To determine whether polyamine analogues have any effect on established CNV, mice had rupture of Bruch’s membrane at three locations in each eye and were divided into two groups. In one group, mice were perfused 7 days after rupture of Bruch’s membrane, and the area of CNV at rupture sites was measured on choroidal flatmounts. The remainder of the mice received intravitreous injections of 20 μg CGC-11144 in one eye and vehicle in the other eye on days 7 and 10. At 14 days after rupture of Bruch’s membrane, eyes that had been injected with CGC-11144 had CNV lesions that were significantly smaller in area than those present in fellow eyes that had been treated with vehicle, and also significantly smaller than the area of CNV lesions in the 7 day baseline eyes, indicating that there had been regression of CNV (Fig. 3A)
Effect of Intravitreous Injection of CGC-11144 on Retinal Structure and Function
The ERG provided an assessment of retinal functioning. Three days after intravitreous injection of 20 μg CGC-11144 both ERG a- and b-wave amplitudes were dramatically reduced (Fig. 3B) . Injection of 10 μg CGC-11144 also caused a striking decrease in ERG amplitudes, and whereas a-wave amplitudes were only mildly decreased at highest flash intensities after injection of 2 μg CGC-11144, b-wave amplitudes were profoundly reduced at all flash intensities. Retinal sections from eyes injected with 20 μg CGC-11144 illustrate that retinal structure, as well as function, was markedly disrupted (Figs. 3C 3D) , compared with fellow eyes injected with vehicle (Figs. 3E 3F) . An intravitreous injection of 20 μg CGC-11150 also caused retinal damage (not shown). 
Effect of Periocular Injection of CGC-11144 on CNV and Retinal Function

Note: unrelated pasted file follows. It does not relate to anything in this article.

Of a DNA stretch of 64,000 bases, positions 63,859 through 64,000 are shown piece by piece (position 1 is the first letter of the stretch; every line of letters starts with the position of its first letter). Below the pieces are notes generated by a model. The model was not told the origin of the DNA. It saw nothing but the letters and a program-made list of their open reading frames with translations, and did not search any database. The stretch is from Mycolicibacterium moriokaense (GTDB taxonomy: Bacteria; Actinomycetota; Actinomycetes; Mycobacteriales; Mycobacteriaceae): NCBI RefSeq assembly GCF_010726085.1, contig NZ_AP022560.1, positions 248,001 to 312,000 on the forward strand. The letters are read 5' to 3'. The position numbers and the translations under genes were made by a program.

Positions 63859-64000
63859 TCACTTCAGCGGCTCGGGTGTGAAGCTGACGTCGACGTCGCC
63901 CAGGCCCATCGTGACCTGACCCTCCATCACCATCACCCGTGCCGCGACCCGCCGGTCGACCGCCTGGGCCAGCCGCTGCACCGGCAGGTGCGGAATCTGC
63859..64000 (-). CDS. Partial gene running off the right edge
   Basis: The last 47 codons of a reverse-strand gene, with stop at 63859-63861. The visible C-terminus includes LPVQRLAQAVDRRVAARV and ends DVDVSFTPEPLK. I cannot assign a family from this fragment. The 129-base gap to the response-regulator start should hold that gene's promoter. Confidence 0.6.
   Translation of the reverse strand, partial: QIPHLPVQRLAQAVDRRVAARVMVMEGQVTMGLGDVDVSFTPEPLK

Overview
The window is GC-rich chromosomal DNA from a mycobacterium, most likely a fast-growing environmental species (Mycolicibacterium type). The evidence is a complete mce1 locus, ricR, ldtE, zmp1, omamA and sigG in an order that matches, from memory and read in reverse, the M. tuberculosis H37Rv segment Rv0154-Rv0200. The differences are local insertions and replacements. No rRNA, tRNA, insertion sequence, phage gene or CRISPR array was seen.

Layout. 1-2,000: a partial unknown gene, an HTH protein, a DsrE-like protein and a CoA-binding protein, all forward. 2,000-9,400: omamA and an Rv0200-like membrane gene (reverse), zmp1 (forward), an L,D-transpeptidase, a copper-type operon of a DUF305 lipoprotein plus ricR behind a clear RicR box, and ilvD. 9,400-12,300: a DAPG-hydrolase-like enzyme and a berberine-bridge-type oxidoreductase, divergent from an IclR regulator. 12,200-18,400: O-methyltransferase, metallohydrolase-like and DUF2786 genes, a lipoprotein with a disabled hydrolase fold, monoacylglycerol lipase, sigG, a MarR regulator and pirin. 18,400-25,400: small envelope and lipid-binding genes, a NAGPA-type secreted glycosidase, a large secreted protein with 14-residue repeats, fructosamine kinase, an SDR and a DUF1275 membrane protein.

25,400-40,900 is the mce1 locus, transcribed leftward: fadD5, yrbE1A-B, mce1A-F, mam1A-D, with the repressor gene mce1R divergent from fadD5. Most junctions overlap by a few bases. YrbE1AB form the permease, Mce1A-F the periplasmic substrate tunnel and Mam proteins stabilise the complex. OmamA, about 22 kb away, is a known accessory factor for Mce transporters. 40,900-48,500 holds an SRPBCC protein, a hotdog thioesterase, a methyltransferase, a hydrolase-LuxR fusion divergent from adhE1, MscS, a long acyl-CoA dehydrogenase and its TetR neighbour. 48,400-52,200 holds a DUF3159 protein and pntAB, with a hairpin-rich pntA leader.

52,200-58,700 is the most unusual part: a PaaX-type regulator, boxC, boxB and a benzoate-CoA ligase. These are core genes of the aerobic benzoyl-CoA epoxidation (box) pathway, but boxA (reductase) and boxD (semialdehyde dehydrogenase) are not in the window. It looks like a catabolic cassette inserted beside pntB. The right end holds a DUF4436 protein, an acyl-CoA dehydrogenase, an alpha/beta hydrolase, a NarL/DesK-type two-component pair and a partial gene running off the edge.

Many drugs and even proteins injected into the periocular space adjacent to the outside of the sclera achieved high levels in the choroid and much lower levels in the retina. Fourteen days after rupture of Bruch’s membrane there were large areas of CNV in eyes that received no treatment (Fig. 4A)or periocular injections of vehicle (Fig. 4B) . The CNV at Bruch’s membrane rupture sites appeared smaller in eyes treated three times a week with periocular injections of 200 μg CGC-11144 (Fig. 4C) . Measurement of CNV areas by image analysis showed that eyes treated with periocular CGC-11144 had significantly less CNV, with a 40% decrease in area compared with vehicle-treated eyes (Fig. 4D) , very similar to the decrease seen from intraocular injection of 20 μg CGC-11144. Starting 7 days after rupture of Bruch’s membrane, a time point when CNV is well established, three periocular injections of 200 μg CGC-11144 between days 7 and 14 resulted in a significant decrease in the area of CNV (Fig. 4E) . Therefore, like intraocular injections of CGC-11144, periocular injections suppressed the development of CNV, when started at the time of the rupture of Bruch’s membrane, and caused partial regression of CNV when administered to eyes with established CNV. However, unlike eyes given an intraocular injection of 2 μg or more of CGC-11144, eyes treated with daily periocular injections of 200 μg CGC-11144 for 14 days had normal ERG a- and b-wave amplitudes that were no different from those in eyes treated with vehicle (Fig. 4F) . They also had normal-appearing retinas (Fig. 4G)that were similar in appearance to those from eyes given periocular injections of vehicle (Fig. 4H)